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Local Services + Research = Lives Saved

Earlier this month, more than 250 supporters gathered at The Westin South Coast for Komen OC’s annual Grants Award Breakfast, where $649,966 was awarded to eight Orange County organizations that provide breast health care services to men and women in the community.

2018 Komen OC grant recipients. From L to R: Komen’s Director of Mission Services Ambrocia Lopez; Komen Board member Dr. January Lopez; YMCA of North Orange County Past President Rosamaria Gomez-Amaro; Vietnamese American Cancer Foundation Executive Director Becky Nguyen; The Cambodian Family Community Center Executive Director Vattana Peong; Share Ourselves Nurse Clinic Manager Kristin Almieri; Planned Parenthood of Orange and San Bernardino Counties Vice President of Development Laurie Rayner; Nhan Hoa Comprehensive Health Care Clinic Boardmember Duc Vuong; AltaMed Health Services Nurse Practitioner Deborah Binning; and at Breast Cancer Solutions Executive Director Jennifer Anderson.

2018 Komen OC grant recipients. From L to R: Komen’s Director of Mission Services Ambrocia Lopez; Komen Board member Dr. January Lopez; YMCA of North Orange County Past President Rosamaria Gomez-Amaro; Vietnamese American Cancer Foundation Executive Director Becky Nguyen; The Cambodian Family Community Center Executive Director Vattana Peong; Share Ourselves Nurse Clinic Manager Kristin Almieri; Planned Parenthood of Orange and San Bernardino Counties Vice President of Development Laurie Rayner; Nhan Hoa Comprehensive Health Care Clinic Boardmember Duc Vuong; AltaMed Health Services Nurse Practitioner Deborah Binning; and at Breast Cancer Solutions Executive Director Jennifer Anderson.

The 2018 community grants recipients and their breast health programs are:

  • AltaMed Health Services
  • Breast Cancer Solutions
  • Nhan Hoa Comprehensive Health Care Clinic
  • Planned Parenthood of Orange and San Bernardino Counties
  • Share Our Selves Corporation
  • The Cambodian Family Community Center
  • Vietnamese American Cancer Foundation
  • YWCA of North Orange County

The event highlights include a keynote by Komen Young Investigator Dr. Adam Soloff, a research health scientist at the Ralph H. Johnson VA Medical Center in Charleston, S.C. Dr. Soloff shared about his compelling research on the development of a novel breast cancer vaccine and new drug to block cancer cells from hiding in the body’s immune system.  If successful, this treatment strategy could not only kill existing breast cancer cells, but also produce long-term immune memory that may prevent breast cancer recurrence.

Dr. Adam Soloff presents his research about the development of a novel breast cancer vaccine at the Komen OC Grants Award Breakfast.

Dr. Adam Soloff presents his research about the development of a novel breast cancer vaccine at the Komen OC Grants Award Breakfast.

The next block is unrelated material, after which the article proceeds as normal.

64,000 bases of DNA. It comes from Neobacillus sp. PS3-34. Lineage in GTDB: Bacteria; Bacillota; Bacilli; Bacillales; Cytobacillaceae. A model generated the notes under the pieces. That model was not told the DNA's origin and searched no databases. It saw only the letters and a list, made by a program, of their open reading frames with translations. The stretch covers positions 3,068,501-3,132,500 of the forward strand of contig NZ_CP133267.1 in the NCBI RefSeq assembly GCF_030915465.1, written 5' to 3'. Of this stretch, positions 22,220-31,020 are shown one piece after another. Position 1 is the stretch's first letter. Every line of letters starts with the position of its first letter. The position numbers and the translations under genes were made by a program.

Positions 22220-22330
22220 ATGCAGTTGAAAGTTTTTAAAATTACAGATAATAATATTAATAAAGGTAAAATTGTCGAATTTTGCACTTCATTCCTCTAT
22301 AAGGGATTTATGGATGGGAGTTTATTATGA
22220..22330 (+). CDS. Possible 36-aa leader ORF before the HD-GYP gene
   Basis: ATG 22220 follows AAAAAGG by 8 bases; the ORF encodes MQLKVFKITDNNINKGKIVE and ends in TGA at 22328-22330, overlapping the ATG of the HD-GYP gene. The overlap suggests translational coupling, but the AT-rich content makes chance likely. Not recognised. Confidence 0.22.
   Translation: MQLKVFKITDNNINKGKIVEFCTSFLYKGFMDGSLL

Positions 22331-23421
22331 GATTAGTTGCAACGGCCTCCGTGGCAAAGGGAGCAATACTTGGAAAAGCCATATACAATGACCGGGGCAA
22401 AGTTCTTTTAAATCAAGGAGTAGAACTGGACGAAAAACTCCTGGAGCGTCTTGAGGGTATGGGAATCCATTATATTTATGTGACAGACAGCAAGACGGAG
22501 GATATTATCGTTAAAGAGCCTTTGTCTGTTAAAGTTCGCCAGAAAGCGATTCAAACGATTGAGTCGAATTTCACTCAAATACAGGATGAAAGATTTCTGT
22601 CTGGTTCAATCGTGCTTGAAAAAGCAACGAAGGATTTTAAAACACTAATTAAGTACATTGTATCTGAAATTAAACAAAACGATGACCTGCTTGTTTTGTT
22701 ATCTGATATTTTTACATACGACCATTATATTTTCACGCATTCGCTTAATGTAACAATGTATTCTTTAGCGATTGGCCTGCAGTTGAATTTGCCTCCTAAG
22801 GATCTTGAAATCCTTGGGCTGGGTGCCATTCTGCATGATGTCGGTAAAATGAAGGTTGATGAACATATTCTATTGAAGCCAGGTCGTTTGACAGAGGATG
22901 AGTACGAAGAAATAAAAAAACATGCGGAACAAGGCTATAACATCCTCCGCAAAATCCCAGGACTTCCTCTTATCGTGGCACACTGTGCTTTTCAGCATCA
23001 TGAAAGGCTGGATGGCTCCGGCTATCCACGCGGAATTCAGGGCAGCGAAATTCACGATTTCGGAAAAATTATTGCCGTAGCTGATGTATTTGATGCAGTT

Additionally, attendees heard from a very special Komen-funded patient navigator, Cindy Phou, from the Cambodian Family Community Center. At the young age of 23, Cindy shared her story about how she is making a difference in the life of Angkearoth, a 44-year-old breast cancer patient, wife, mother and immigrant from Cambodia, who spoke very little English.

The inspirational event concluded with the presentation of the “More Than Pink Award” to two of Komen OC’s partners, Kaiser Permanente and Knott’s Berry Farm, for their loyal contributions to Komen OC throughout the years.

Find out more about Komen OC’s 2018 grant recipients here. Please note that grant recipients do not provide any grant funds directly to individuals. For information on how to navigate an individual for diagnostic breast health services through this program, click here or call (714) 957-9157.

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A Bold Fundraising and Awareness Campaign

Recently, actress Julia Louis-Dreyfus announced on Twitter that she has been diagnosed with breast cancer. “One in eight women will develop some type of breast cancer in their lifetime,” she posted, “Today I’m the one.”

October is Breast Cancer Awareness Month. Almost everyone has been connected to breast cancer in some way and knows the devastating impact this disease can have on their loved one and family. At this year’s Race for the Cure, Komen Orange County Executive Director Lisa Wolter announced that the national Komen organization will focus its 2017 research funding of $30.7 million on metastatic breast cancer, the most lethal form and stage of breast cancer.

Additionally, in 2018, 100 percent of new grants for Komen’s Young Investigators Program, which invites young researchers to focus on breast cancer issues, will be focused on metastatic breast cancer and treatment resistance that leads to it.

More than 40,000 men & women die of breast cancer in the U.S. each year

Metastatic breast cancer – which is breast cancer that has spread to other parts of the body like the brain, liver, bones or lungs – is responsible for almost all of the nation’s 40,000 annual breast cancer deaths. Today, more than 154,000 people are living with metastatic breast cancer in the U.S., a statistic that needs to be lowered. By targeting metastatic disease, Komen hopes to reduce breast cancer deaths dramatically in the U.S.

Making a Personal Impact

For the first time, Komen is giving you, members of the public, the opportunity to directly fund specific research by participating in a crowdfunding initiative on Komen’s national website, komen.org. Komen has highlighted four pioneering researchers, who are dedicated to making discoveries that will ultimately improve outcomes for patients suffering from metastatic breast cancer, and encourage donations to their specific grants.